Seriously–and just in time for Mother’s Day! Listen here, or read the story. “Fertility seems to peak at about age 22, says Marcel Cedars, director of reproductive endocrinology at the University of California, San Francisco. After that, it gradually declines, and past the age of 35, pregnancy is much harder to achieve.”
The whole story is so utterly idiotic that I don’t have the time or energy to cover it all. Let’s focus on the fact that it is framed as a comparison of women’s reproductive lives in prehistorical hunter-gatherer societies and today, skipping at least 7,000 years of recorded human history as though we walked out of our caves in 1960 and started popping the pill:
Women may want to have the option of delaying motherhood. But Helen Fisher, a Rutgers University anthropologist, says biologically we’re programmed to do what our prehuman ancestors did when they climbed down from the trees millions of years ago: reproduce.
Girls in hunter-gatherer societies probably did not reach puberty until 16 or 17, Fisher says. “They couldn’t get pregnant. They were very thin. They got a great deal of exercise. It’s thought that we were probably built to have about 10 years of practice at sex and love without the cost and risks of pregnancy.
“Women are no longer marrying the boy they met in high school,” Fisher says. “They’re concerned with getting a career before they marry. This takes time.”
But this is time on the biological clock that cannot be recaptured.
Commenter ej called out this idiocy a few weeks ago, but let’s take a whack at it again. (And I’ll even leave alone this rhapsodic nostalgia for family life among the cavemen. How many of those 22-year old Lucies lost their babies and their lives giving birth the “natural” way, not to mention the senseless deaths from minor infections, toothaches, or tetanus? Give Historiann the most invasive, most anesthetized, evidence-based allopathic medicine, please!) The funny thing is that this concern trolling about older mothers only started happening in the mid-twentieth century, not coincidentally with the invention of the pill, the revolutionary birth control technology that didn’t require the cooperation or consent of a male partner and which guaranteed the enticing prospect of years of “practice at sex and love without the cost and risks of pregnancy.” (Never mind that, as Stephanie Coontz argued conclusively in The Way We Never Were, ch. 2, women only married “the boy they met in high school” ca. 1946-1960 anyway, in an era distinct in all of American history for its extremely low age at first marriage.)
Yes, friends, the “discovery” of the “problem” of “older mothers” didn’t happen until women could postpone a first pregnancy indefinitely. Women in colonial and nineteenth-century America regularly gave birth in their 30s and well into their 40s, and through the eighteenth century “older mothers” were even celebrated as evidence of a woman’s health and vigor. They key difference is that most of these women had of course started having children in their twenties. Funny how that works, isn’t it? When women can make the decision themselves, without consulting a male partner or relying on his cooperation in family planning, we see the invention of the “geriatric primip” (or the even more horrifyingly vivid “advanced maternal age”) as women over the age of 30 are referred to when they’re giving birth to a first child.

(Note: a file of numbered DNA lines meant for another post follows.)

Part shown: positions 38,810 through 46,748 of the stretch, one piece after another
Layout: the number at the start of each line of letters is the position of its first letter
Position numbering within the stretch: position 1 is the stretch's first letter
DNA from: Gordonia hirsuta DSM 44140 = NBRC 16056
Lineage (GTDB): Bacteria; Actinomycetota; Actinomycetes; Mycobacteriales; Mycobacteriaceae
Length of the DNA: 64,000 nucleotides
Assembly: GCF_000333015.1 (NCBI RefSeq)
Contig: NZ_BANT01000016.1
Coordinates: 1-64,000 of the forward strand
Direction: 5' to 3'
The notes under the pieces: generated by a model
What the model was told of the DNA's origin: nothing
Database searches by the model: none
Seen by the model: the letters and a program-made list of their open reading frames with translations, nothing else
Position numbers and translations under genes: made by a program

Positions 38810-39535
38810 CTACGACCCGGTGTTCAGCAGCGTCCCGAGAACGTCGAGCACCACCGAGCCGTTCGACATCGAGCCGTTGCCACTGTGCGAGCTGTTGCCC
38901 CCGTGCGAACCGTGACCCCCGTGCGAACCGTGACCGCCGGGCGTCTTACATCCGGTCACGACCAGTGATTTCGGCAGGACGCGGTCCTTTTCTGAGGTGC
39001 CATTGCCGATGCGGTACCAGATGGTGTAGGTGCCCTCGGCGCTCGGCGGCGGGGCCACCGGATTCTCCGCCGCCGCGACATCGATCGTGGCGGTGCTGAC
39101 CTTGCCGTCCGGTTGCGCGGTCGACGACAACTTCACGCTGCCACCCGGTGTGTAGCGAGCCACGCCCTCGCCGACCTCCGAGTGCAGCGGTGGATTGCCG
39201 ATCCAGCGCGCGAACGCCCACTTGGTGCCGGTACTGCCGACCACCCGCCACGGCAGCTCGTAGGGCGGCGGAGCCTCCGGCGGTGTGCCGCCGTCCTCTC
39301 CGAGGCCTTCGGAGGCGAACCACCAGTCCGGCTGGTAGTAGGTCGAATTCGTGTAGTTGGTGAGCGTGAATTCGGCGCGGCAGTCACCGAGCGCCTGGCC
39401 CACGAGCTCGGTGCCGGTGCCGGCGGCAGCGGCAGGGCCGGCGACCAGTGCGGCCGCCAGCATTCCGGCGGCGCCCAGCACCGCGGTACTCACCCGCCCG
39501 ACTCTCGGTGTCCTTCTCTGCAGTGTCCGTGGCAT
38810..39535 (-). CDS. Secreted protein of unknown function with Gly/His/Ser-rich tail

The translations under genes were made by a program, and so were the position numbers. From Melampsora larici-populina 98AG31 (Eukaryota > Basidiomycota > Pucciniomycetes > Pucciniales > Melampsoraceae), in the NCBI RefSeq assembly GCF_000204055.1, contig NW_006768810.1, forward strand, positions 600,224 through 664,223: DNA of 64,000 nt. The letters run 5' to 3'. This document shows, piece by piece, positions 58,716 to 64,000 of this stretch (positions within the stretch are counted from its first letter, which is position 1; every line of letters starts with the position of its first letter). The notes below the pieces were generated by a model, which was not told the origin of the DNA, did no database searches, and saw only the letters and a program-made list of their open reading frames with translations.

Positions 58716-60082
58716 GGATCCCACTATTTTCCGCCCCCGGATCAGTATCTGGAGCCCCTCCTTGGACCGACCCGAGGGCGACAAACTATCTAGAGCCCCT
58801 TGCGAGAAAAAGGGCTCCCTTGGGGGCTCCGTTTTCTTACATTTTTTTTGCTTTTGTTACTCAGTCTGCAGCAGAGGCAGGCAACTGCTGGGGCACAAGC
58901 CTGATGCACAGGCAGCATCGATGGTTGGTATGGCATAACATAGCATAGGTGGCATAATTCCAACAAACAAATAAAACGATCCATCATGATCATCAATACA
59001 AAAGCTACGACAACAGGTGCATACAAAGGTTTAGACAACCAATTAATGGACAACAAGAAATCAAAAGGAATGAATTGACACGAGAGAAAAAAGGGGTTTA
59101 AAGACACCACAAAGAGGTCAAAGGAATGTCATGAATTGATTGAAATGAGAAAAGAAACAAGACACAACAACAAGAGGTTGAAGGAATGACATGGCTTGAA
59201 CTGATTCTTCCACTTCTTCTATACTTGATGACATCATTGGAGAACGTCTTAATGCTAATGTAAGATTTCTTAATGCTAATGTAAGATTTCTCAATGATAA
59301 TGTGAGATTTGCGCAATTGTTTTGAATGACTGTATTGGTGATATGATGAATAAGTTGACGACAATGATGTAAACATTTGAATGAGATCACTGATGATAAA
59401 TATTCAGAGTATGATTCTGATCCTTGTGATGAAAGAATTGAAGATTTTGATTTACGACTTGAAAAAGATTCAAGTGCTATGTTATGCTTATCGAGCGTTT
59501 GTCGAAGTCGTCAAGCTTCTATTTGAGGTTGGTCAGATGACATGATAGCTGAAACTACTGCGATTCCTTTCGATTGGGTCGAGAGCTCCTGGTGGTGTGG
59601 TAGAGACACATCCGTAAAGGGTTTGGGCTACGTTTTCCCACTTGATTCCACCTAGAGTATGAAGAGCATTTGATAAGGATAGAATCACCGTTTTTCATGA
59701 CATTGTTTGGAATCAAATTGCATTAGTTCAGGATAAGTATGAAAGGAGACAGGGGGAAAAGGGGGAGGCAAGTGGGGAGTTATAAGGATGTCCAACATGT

Pregnancy becomes less likely over time as a woman ages, but the question is, compared to what? Moreover, why is the timing and experience of motherhood always framed as a problem that only women face? A 22-year old who is an obese diabetic, or whose fallopian tubes were scarred by disease, probably has a lower chance of conceiving than a healthy 30 or 35-year old. But, taking into account all of the contributing variables to a woman’s fertility would be really, really, hard, and it might suggest that women are all different, when it’s so much easier to assume that women are all alike and all have the same urge to become mothers, so let’s just give them simplistic advice like don’t delay childbearing past age 22.
I’ll say it again, in the event you’re a 24-year old who’s fearful that she’s over the hill: All of Historiannn’s friends who wanted children had their children in their mid-30s and early 40s (anecdotal sample size approximately 25). Everyone is happy and healthy. I’ve got only one friend who did IVF, and two friends who took ovluation-enhancing drugs (but nothing more invasive or expensive). I’ve also got friends who don’t have children, and have perfectly interesting and fulfilling lives. None of this is to say that infertility doesn’t exist, or that it’s not painful and heartbreaking for those who want children. But, let’s take a look at the reality of situation, which is that there is no “crisis of infertility,” and that children are not in jeopardy if their mothers are 35 or 40 and in the paid workforce. Rather, it’s children whose mothers are young, undereducated, and unemployed, who are at a much greater risk of not having health insurance, of living in an abusive environment, and poverty.
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